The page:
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DiveKick Reviewed by Cyril Lachel on . With only two buttons and twenty second rounds, DiveKick may sound too simple to be any fun. But that's where you're wrong. This is a game that will not only bring new fans to the genre, but also keep the hardcore fighting fans coming back for more. Throw in a memorable cast of characters and you have one of this year's best fighting games! Rating: 78%
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Between Street Fighter's six button configuration, the dozens of Tekken characters and hardcore Virtua Fighter fanatics counting frames of animation, it's safe to say that fighting games can be intimidating to outsiders. But what if there was a fighting game that didn't bother itself with complicated combos and memorizing special moves? What would it be like if a traditional 2D fighter was accessible to everybody?

DiveKick is that game. Instead of releasing yet another overly complicated one-on-one fighter, Adam Heart decided to go the opposite direction. As a result, DiveKick boils everything you love about the genre down to two buttons -- dive and kick. And while that may sound too simplistic to be fun for very long, it turns out that this brand new PSN game offers a shocking amount of depth and replay.

DiveKick (PS Vita)

Now when I say that DiveKick is controlled with two buttons, I actually mean two buttons. You don't use the D-pad or analog sticks to move, you only have control of two buttons. You can map these two buttons to any part of the controller, but you will never use more than the dive and kick buttons. You select characters and modes by pushing the two buttons together, and changing your mind is as simple as holding the dive button. (You can pause the game by pressing "start," so there are technically three buttons used.)

Even though there is a life bar, each match is won with a one-hit knock out. This leads to a series of incredibly tense rounds, as one mistake can be the difference between winning and losing. The idea is to dive into the air and, when your opponent is vulnerable, kick them to win. Sound simple? Well, it mostly is. It gets tricky as each player attempts to read the other person's mind; predicting when they'll make their move and waiting for a chance to pounce.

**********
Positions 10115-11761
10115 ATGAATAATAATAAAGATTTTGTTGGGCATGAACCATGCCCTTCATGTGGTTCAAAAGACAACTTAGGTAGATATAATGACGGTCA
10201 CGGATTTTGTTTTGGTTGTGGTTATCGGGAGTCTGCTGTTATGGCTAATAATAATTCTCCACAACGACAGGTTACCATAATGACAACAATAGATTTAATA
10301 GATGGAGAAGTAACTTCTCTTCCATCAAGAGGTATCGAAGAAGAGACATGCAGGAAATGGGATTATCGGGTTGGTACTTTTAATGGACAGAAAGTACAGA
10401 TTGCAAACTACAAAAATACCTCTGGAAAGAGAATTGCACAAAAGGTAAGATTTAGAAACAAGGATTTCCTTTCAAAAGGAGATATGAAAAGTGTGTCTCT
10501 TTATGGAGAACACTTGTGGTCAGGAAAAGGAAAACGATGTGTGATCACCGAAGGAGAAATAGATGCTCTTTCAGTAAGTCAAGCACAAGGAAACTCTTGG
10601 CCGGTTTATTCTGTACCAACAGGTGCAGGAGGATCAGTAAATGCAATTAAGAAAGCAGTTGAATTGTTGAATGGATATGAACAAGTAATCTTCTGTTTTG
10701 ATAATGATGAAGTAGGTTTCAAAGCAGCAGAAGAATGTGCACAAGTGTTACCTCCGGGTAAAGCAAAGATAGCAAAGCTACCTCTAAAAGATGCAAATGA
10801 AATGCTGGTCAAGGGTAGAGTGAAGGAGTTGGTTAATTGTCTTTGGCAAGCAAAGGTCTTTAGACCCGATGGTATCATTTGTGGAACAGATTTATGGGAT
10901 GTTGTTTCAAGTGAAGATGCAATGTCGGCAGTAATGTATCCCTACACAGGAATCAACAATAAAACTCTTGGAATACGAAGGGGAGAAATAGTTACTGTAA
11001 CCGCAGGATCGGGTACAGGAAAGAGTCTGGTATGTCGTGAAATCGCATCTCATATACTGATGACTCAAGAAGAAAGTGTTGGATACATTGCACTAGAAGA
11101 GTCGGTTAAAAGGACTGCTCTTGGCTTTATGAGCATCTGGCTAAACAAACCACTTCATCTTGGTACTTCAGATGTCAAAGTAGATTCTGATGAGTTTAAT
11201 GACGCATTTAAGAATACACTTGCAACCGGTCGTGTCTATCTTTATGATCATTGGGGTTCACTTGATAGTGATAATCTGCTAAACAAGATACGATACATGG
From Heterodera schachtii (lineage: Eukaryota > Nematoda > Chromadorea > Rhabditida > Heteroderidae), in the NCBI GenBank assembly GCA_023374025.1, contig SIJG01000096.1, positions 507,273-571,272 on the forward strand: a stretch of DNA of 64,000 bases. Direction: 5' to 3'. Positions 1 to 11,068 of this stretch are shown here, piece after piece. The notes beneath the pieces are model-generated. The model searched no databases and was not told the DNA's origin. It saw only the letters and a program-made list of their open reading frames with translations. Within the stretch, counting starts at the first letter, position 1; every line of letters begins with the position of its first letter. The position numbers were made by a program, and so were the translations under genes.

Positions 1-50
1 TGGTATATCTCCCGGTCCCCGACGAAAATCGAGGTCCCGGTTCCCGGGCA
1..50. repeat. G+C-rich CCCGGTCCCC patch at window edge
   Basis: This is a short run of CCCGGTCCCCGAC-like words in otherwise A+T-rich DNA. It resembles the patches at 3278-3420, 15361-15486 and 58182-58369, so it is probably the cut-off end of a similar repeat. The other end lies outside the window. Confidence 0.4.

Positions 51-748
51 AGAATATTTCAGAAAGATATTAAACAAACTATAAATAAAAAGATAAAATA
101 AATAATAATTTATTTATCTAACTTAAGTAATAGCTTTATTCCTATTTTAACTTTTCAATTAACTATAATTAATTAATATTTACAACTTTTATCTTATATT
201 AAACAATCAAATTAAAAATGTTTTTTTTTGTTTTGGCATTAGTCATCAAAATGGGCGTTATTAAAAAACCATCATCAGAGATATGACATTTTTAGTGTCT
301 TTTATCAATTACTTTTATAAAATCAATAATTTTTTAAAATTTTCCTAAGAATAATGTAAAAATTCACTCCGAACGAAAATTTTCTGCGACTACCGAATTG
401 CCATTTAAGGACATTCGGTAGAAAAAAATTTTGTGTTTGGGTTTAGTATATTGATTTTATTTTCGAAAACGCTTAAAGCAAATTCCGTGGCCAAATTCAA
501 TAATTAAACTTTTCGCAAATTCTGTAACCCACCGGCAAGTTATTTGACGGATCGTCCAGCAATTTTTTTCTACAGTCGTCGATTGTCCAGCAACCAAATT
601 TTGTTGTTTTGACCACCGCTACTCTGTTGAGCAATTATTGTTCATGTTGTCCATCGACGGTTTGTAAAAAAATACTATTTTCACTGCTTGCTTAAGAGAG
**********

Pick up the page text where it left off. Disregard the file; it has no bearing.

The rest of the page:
But that's just the tip of the iceberg. Each one of the thirteen characters not only has a unique dive kick, but they also sport their own moves and abilities. That is to say, as simple as the core mechanics are, each one of the DiveKick characters plays noticeably different from the rest. These aren't simply thirteen palette swaps; they are fully realized fighting game characters. They even have their own stories to see through.

DiveKick (PS Vita)

Dive and Kick are the game's Ryu and Ken. These two were born and raised in West Philadelphia. But after a schoolyard brawl, their mother sent them to live with their rich uncle in Bel Air. In case you haven't caught on yet, their stories have been plucked out of the Fresh Prince of Bel Air. And believe me, that's just the start of the referential humor.

Kung Pao wears a sharp hat and has a kick very reminiscent of a certain Mortal Kombat character. Jefailey is based on a real player in the fighting game tournament scene, his head literally grows larger with each K.O. Markman works at Mad Catz and yells "I make fun game accessories" when he's selected. Another characters pokes fun at the notoriously inconsistent quality on most live video streaming websites. And then there's S-Kill, who is based on Seth Killian, the former community manager at Capcom (and current game designer at Sony Santa Monica).

Thankfully these characters are more than one-note in-jokes about the hardcore fighting game scene. I quickly discovered how different the brawlers are. Take Uncle Sensei, a character who fights with boots on his feet ... and hands. This is a character who switches his fighting stance with each kick. Dr. Shoals is a thin woman with a Cyrax-inspired mask. She's able to change the angle of her kick in midair.

DiveKick (PS Vita)

The Baz is an interesting character, as his speedy kick leaves a trail of deadly electricity. Other characters, such as Markman and Kung Pao, can open up portals in the level. There are also characters that can hover above the ground and even one combatant that changes fighting styles between rounds. And you better believe there's a novelty character, a la Blanka. Redacted is a pregnant skunk bear who drank toxic waste while fleeing Canada. She's fast and her downward kick is hard to beat.
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